Our Fortunes by Julie Kalendek. Burning Deck, $10.
Reviewed by Chad Davidson
In her first full-length collection, Our Fortunes, Julie Kalendek positions three sequences of clipped, untitled poems in a mosaic depicting various “chemical flavored” relationships and their ends. The first sequence, “Retraction,” speaks with obituary-like coldness and impersonality: “My work on your behalf / comprises an addiction.” The second, “Make,” falters a bit with its reliance on the anaphoric opening line, “As we seem to begin”; moreover, the fact that each of the four poems in the sequence has fourteen lines yet offers little interrogation of the sonnet seems a missed opportunity. The final and title sequence, “Our Fortunes,” with its numbered poems stripped of punctuation, employs more architecturally interesting structures, usually by way of surprising rhymes, as in the fourth poem: “I faked a lesson / taught you verbs // we conjugate quite fair // Could I extract the message / if it wasn't really there.”
The power of Kalendek's poems resides mainly in her peculiar yet subtle turns of phrase, in her discovery of the loopholes in the language shared intimately by two people. At her best, Kalendek astounds: “was it better to have a man / look up to you or down your shirt, / look down on you or up your skirt?” Two poems later, she offers this: “What a surprise when the woman declines / and is vicious, but reclined / at the appropriate angle.” Kalendek employs a lyricism that is consistently calculated and--as the press release suggests--“analytical” in its systematic appraisal of lovers whose language “grew too much inward” and was ultimately “supplanted by a vocabulary of custom.” She dangerously employs a host of polysyllabic, Latinate verbiage that, in the hands of a lesser writer, might come across as excessively sterile. That she can invigorate such a seemingly bloodless lexicon is testament to her powers. We might even wish for longer poems from her, poems that could prolong and deepen her unique brand of lyricism.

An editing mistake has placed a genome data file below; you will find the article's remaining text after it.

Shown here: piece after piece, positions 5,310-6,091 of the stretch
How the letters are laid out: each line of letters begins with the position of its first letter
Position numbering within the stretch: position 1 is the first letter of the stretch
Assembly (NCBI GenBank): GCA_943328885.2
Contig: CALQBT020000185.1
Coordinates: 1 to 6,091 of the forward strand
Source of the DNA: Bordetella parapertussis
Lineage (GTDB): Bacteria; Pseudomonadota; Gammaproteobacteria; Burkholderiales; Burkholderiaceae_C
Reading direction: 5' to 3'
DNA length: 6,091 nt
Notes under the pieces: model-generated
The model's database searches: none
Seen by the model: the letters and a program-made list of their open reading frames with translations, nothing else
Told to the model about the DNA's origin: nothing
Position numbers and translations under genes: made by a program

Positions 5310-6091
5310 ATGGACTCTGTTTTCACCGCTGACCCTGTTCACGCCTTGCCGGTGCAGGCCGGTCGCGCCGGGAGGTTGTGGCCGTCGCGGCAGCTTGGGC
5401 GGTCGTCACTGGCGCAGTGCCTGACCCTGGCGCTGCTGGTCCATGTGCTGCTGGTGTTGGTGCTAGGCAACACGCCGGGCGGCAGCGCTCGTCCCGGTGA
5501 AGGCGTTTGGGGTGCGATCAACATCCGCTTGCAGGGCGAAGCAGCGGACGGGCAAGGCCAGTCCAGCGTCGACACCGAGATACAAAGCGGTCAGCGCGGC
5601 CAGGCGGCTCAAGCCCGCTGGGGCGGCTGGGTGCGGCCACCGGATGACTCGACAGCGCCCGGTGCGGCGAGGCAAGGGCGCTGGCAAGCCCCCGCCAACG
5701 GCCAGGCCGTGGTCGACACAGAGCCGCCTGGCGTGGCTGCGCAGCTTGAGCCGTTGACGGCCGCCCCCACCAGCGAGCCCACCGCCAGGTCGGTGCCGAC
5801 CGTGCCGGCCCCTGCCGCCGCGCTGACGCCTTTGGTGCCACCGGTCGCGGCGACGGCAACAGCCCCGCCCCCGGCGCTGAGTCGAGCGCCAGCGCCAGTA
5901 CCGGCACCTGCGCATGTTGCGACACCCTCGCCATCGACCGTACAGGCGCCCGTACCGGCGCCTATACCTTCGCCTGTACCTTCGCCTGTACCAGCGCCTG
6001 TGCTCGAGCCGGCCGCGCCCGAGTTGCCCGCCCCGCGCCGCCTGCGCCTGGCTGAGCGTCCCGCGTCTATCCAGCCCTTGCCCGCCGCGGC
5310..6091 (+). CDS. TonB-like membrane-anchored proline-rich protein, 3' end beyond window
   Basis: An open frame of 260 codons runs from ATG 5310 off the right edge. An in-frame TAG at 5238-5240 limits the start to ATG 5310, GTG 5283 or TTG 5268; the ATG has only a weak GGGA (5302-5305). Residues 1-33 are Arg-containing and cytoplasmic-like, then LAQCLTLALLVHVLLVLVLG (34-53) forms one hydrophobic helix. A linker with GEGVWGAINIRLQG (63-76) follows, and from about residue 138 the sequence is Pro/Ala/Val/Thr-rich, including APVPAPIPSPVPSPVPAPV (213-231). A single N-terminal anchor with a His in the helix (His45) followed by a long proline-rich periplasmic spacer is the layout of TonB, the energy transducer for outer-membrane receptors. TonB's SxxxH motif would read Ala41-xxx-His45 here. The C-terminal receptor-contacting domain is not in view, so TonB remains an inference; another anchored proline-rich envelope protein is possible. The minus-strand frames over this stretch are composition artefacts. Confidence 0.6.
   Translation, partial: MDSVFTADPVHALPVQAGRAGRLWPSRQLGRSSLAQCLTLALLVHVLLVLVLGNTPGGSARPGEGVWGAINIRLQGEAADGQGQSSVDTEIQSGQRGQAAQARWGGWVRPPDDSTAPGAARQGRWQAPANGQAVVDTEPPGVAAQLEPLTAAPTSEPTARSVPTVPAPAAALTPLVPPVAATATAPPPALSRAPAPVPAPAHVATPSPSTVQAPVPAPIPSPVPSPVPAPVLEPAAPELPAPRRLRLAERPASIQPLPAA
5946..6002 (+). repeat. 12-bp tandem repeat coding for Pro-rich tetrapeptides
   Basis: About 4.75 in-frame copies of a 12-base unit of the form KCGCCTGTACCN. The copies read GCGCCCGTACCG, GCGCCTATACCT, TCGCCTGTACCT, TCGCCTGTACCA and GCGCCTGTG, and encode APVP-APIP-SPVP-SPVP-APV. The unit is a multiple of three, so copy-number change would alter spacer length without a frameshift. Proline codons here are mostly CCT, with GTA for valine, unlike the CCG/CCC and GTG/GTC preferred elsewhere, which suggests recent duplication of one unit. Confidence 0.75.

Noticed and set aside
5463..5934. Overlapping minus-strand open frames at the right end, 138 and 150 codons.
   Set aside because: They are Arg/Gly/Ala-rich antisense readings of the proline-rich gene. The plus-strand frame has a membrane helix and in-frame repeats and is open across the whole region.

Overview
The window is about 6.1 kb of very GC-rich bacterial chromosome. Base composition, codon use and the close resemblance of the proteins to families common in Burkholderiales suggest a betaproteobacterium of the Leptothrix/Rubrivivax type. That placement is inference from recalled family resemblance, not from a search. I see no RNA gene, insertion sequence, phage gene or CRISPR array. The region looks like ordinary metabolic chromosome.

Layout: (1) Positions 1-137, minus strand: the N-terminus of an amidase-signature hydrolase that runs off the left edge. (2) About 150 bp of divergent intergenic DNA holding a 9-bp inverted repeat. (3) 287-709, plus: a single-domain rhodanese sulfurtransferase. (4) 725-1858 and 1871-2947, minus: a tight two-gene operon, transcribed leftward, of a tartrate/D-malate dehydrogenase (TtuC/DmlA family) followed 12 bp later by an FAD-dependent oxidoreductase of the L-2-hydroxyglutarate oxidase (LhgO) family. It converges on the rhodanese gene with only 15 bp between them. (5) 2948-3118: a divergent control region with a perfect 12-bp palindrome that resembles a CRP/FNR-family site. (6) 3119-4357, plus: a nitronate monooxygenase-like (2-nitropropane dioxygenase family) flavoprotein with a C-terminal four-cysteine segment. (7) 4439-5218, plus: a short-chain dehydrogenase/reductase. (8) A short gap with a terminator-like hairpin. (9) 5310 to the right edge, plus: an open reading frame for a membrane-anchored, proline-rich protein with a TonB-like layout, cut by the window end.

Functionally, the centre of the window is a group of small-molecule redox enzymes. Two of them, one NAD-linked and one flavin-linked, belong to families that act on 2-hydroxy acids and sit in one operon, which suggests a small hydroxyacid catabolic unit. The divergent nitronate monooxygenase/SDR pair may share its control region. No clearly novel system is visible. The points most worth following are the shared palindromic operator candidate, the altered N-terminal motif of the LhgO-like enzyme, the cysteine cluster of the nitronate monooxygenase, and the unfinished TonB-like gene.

In a book of such spartan gestures and calm, understated emotion, however, any repetition calls attention to itself, even a syntactical repetition. The preponderance of what we might call the “calculus of stone” construction--one in which two unlike nouns are connected with the genitive “of”--begins to overpower the more innovative moves. Some examples: “civilization of machinery,” “facts of desire,” “geography of your need,” “framework of belief,” and “a parcel of each day.” Indeed, localized repetitions of syntactical structures seem symptomatic of the book's somewhat limited emotional register. The narrator herself appears to acknowledge such a shortcoming in the “Make” sequence's finale: “I can't arouse a single hope / from the impure line.” What's more, poems that attest to the failure of words, or of the poet who writes them, have also become a kind of poetic cliché--after all, isn't the poet's job to find the words? Kalendek does such a thorough job of linguistic foraging throughout the collection that these lapses into the well-charted territory of poetic ease stand out more emphatically. Ultimately, though, Kalendek achieves a mostly vivid portrayal of failing intimacy, which is all the more impressive given her chilly and distant lexicon.